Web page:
Jim Harbaugh forced the Miami Dolphins to call an audible.
Harbaugh and the Dolphins broke off talks Thursday, and the team was expected to retain Tony Sparano as coach, two people familiar with the negotiations said. Both people spoke to The Associated Press on condition of anonymity because the negotiations were to remain confidential.
Dolphins owner Stephen Ross courted Harbaugh in a meeting in the San Francisco area, two other people with knowledge of the situation said. But after the meeting, Harbaugh was still considering staying at Stanford, one person said.
Harbaugh also met Thursday with the president of the university and the provost. The school made an amended offer to the coach with enhancements from an offer presented in early December.
A late-season collapse by the Dolphins put Sparano's job in jeopardy. He has a year left on his contract and was at work at the team's complex in Davie, while Ross was on the other side of the country courting Harbaugh.
Sparano tried to make the best of the bizarre situation. While still uncertain of his fate, he took an afternoon walk outside the team offices Thursday and encountered a cluster of media staking out the facility.
"You guys need to find a better hobby," Sparano said.
The odd sequence of events threatened to undermine the authority of a coach whose status was already shaky because of a late-season meltdown. The Dolphins lost their final three games, including a 38-7 drubbing at New England in their finale last Sunday, and finished a disappointing 7-9.
Stanford quarterback Andrew Luck may have helped the Cardinal's chances of keeping Harbaugh by deciding to stay to get his degree instead of cashing in on the chance to be the likely No. 1 pick in this year's NFL draft. Luck, a sophomore, announced his decision Thursday.
Harbaugh met Wednesday with the San Francisco 49ers about their coaching vacancy. He may consider other suitors as well.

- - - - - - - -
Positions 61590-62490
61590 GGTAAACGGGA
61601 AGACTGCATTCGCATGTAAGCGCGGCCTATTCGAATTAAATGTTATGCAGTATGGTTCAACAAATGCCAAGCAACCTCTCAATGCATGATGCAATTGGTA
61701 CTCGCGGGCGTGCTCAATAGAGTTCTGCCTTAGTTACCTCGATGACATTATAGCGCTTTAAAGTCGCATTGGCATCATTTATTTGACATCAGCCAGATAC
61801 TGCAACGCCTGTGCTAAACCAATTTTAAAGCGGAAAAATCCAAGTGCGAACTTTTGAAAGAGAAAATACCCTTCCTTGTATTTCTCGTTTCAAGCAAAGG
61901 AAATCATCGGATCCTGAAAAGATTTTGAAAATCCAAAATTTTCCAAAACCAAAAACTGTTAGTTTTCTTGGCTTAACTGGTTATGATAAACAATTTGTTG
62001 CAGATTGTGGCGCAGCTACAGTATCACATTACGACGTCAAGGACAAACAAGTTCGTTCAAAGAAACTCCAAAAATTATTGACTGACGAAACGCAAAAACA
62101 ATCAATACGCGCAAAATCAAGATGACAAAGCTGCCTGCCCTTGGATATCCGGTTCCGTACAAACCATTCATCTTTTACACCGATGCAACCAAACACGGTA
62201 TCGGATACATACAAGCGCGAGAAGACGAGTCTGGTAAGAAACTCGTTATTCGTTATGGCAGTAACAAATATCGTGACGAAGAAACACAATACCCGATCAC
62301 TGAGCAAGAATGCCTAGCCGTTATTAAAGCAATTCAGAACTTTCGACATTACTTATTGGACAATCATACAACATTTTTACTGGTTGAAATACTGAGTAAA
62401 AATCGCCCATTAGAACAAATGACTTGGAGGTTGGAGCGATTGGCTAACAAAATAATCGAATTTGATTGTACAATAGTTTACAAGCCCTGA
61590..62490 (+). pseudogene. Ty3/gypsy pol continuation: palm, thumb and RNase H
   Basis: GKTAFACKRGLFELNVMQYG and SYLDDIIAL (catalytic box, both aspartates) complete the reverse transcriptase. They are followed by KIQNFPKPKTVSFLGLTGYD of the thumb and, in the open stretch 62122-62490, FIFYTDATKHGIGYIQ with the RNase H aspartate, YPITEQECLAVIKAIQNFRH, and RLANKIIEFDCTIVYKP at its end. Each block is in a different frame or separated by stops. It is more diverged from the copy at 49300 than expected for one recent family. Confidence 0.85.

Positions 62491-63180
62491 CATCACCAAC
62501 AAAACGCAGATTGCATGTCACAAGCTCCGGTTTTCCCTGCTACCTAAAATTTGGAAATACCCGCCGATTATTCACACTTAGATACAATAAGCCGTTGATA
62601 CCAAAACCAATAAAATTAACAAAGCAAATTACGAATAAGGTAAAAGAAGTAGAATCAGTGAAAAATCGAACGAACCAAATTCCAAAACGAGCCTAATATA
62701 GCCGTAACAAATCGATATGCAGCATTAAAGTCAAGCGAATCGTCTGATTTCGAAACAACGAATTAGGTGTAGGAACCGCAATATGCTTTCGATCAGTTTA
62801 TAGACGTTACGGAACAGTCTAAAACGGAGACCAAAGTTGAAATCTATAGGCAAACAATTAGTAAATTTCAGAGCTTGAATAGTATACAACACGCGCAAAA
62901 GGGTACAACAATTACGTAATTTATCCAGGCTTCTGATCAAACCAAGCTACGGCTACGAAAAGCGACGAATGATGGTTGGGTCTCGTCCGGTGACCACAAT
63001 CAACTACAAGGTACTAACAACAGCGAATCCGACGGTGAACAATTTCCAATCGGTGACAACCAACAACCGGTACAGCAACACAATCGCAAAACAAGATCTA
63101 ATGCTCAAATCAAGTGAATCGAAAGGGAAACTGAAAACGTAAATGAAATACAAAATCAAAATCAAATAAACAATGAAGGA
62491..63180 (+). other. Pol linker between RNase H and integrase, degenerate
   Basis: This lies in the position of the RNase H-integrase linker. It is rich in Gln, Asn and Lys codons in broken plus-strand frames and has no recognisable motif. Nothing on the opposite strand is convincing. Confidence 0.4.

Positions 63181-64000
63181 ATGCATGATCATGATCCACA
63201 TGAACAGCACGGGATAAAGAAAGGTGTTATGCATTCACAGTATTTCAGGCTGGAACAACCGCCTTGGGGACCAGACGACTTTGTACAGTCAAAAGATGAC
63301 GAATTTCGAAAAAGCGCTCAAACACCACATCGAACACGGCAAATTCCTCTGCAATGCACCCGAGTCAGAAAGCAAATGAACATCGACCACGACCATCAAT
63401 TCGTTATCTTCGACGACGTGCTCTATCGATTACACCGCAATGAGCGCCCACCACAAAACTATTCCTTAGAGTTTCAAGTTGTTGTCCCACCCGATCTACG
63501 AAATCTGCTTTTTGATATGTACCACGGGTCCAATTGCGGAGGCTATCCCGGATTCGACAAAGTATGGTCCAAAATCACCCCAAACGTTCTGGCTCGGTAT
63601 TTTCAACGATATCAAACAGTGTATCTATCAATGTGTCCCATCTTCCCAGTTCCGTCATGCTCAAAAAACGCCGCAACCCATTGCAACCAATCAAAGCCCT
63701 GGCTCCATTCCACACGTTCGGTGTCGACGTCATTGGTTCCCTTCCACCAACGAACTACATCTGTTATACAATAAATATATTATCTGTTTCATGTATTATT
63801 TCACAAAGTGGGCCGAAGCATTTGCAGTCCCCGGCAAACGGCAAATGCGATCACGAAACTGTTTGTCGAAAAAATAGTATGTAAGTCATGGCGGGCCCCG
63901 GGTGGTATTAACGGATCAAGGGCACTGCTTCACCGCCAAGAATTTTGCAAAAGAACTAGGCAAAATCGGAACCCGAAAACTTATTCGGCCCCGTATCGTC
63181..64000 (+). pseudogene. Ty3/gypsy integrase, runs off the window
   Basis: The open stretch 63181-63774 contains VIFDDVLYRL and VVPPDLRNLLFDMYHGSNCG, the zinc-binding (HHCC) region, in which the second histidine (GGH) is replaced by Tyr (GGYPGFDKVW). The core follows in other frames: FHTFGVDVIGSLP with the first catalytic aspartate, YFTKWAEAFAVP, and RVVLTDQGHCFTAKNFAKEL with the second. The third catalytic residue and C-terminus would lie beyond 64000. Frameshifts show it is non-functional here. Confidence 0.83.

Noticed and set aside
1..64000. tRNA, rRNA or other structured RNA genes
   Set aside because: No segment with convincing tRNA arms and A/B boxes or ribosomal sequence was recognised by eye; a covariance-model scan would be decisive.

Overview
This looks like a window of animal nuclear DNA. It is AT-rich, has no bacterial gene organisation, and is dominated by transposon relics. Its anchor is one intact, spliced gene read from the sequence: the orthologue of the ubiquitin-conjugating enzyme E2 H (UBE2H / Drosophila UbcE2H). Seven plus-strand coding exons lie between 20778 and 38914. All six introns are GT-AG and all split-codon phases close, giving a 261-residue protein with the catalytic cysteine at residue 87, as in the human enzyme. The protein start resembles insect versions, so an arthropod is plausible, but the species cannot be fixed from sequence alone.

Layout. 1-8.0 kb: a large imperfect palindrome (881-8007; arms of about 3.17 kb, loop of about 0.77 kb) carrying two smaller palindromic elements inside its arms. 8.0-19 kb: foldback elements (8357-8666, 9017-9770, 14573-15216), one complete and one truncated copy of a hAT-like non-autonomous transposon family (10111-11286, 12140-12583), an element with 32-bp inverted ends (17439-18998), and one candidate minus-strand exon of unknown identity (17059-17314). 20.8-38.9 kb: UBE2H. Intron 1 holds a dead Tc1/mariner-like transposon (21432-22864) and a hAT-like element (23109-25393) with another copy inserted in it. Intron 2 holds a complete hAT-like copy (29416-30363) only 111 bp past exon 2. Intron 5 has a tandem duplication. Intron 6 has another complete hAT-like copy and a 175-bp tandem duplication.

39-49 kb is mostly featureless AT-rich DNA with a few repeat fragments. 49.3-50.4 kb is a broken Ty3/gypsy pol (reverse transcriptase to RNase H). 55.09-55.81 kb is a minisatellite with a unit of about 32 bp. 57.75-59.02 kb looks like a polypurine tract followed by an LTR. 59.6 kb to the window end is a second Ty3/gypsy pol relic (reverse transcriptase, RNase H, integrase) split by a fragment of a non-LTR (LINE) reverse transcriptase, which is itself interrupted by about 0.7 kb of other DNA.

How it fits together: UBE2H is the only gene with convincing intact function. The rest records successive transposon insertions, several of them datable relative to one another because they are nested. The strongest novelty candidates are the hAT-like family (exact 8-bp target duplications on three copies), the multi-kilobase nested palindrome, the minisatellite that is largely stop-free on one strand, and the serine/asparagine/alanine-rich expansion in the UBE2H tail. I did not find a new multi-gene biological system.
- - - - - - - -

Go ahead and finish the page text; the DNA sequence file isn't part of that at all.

The Cardinal coach returned Tuesday to the Bay Area following their 40-12 Orange Bowl victory over Virginia Tech in the stadium Ross owns. Ross, Dolphins CEO Mike Dee and general manager Jeff Ireland were on the Stanford sideline before the game.
Ross flew to the Bay Area late Wednesday and departed California for Florida 24 hours later without a new coach. Harbaugh is the only candidate Miami is known to have interviewed.
Ross said before the season he expected the Dolphins to reach the Super Bowl. Instead, for the eighth time in nine years they failed to reach the playoffs. The Dolphins lost at home in December to three sub-.500 teams, and their 1-7 home record matched the worst in franchise history.
Sparano led Miami to the AFC East title in 2008, his first year as an NFL coach. He has a three-year record of 25-23 with the Dolphins, who haven't won a playoff game since 2000 and haven't reached the Super Bowl since 1984.
Among teams still in the market for a coach are Denver and San Francisco. New Broncos chief football executive John Elway has said he hopes to interview Harbaugh for their job, and new 49ers general manager Trent Baalke is looking for the coach to replace Mike Singletary, who was fired.
AP Sports Writers Larry Lage in Ann Arbor, Mich., and Janie McCauley in San Francisco contributed to this report.